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That is, not to bestow my youngest daughter,
Before I have a husband for the elder;
If either of you both love Catharina,
Because I know you well, and love you well,
Leave shall you have to court her at your pleasure.

Gre. To cart her rather. She's too rough for me :
There, there, Hortenfio, will you any wife?

Cath. I pray you, Sir, is it your will
To make a Stale of me amongst these mates ?

Hor. Mates,maid, how mean you that? no mates for you;
Unless you were of gentler, milder, mould.

Cath. I'faith, Sir, you shall never need to fear,
I wis, it is not half way to her heart :
But if it were, doubt not, her care shall be
To comb your noddle with a three-legg'd ftool,
And paint your face, and use you like a fool.

Hor. From all such devils, good Lord, deliver us.
Gre. And me too, good Lord.
Tra. Hush, 'master, here's some good paftime?

toward ;
That wench is ftark mad, or wonderful froward.

Luc. But in the other's silence I do fee Maid's mild behaviour and fobriety. Peace, Tranio.

Tra. Well said, master; mum! and gaze your fill.

Bap. Gentlemen, that I may foon make good
What I have said, Bianca, get you in;
And let it not displease thee, good Bianca ;
For I will love thee ne'er the less, my girl.

Cath. A pretty Peat ! it is best put finger in the eye, an she knew why.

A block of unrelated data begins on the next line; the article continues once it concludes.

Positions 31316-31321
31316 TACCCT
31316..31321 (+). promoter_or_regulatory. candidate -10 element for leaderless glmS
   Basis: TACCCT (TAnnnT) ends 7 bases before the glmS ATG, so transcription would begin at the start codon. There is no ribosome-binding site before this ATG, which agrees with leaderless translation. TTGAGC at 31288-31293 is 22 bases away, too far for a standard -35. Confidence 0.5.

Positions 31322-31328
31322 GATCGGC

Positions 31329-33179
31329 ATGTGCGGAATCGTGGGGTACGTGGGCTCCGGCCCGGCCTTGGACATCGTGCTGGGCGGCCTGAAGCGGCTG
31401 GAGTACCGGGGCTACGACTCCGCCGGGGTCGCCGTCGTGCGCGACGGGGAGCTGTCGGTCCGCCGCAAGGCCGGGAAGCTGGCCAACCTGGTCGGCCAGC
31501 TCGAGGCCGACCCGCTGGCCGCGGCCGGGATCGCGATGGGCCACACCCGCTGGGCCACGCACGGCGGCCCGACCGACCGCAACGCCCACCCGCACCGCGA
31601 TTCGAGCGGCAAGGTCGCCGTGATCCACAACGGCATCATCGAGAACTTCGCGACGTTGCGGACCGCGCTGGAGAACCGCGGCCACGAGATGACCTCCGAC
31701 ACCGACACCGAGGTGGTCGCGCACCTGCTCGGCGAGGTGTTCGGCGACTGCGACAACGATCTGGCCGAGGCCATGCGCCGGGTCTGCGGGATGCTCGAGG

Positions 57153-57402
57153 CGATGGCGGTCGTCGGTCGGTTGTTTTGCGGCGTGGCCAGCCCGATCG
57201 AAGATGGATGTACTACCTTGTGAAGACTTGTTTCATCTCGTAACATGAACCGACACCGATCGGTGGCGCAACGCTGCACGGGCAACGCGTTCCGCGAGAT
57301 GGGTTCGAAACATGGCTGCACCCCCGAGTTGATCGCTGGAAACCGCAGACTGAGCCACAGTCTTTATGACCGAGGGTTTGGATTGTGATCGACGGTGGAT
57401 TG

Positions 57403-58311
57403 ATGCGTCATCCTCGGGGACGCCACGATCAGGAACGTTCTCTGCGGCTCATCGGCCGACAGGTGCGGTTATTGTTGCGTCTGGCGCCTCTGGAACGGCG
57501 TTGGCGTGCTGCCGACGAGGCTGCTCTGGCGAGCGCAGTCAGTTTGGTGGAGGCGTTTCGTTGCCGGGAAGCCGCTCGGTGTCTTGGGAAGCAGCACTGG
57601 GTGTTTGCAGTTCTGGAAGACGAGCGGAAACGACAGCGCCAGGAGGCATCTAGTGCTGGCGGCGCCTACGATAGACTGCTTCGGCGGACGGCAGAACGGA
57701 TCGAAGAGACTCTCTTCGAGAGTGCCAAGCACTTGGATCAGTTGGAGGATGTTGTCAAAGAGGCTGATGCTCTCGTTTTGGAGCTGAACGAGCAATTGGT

Bian. Sifter, content you in my discontent.
Sir, to your pleasure humbly I subscribe :
My books and inftruments shall be my company,
On them to look, and practise by myself.
Luc. Hark, Tranio, thou may'st hear Minerva fpeak.

[afide
Hor. Signior Baptista, will you be so strange ?
Sorry am I, that our good will effects
Bianca's grief.

Gre,

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Gre. Why will you mew her up,
Signior Baptifta, for this fiend of hell,
And make her bear the penance of her tongue ?

Bap. Gentlemen, content ye; I am resolv’d:
Go in, Bianca.

Exit Bianca And for I know, she taketh most delight In mufick, inftruments, and poetry; School-masters will I keep within my house, Fit to instruct her youth. If you, Hortenfio, Or Signior Gremio, you, know any such, Prefer them hither : for to cunning men I will be very kind ; and liberal To mine own children, in good bringing up; And so farewel : Catharina, you may stay, For I have more to commune with Bianca. [Exit.

Cath. Why, and, I trust, I may go too, may I not? what, thall I be appointed hours, as tho', belike, I knew not what to take, and what to leave? ha ! [Exit.

Gre. You may go to the devil's dam : your gifts are so good, here is none will hold you. Our love is not so great, Hortenfio, but we may blow our nails together, and fast it fairly out. Our cake's dough on both sides. Farewel; yet for the love I bear my sweet Bianca, if I can by any means light on a fit man to teach her that wherein the delights, I will with him to her Father,

Hor. So will I, Signior Gremio: but a word, I prayi tho' the nature of our quarrel never yet brook'd Parle, know now, upon advice, it toucheth us both, that we may yet again have access to our fair Mistress, and be happy rivals in Bianca's love, to labour and effect onc thing 'specially

Gre. What's that, I pray ?
Hor. Marry, Sir, to get a husband for her sister.
Gre. A husband ! a devil,
Hor. I say, a husband,

Gre. I say, a devil. Think'st thou, Hortenfio, tho her father be very rich, any man is so very a fool to be married to hell?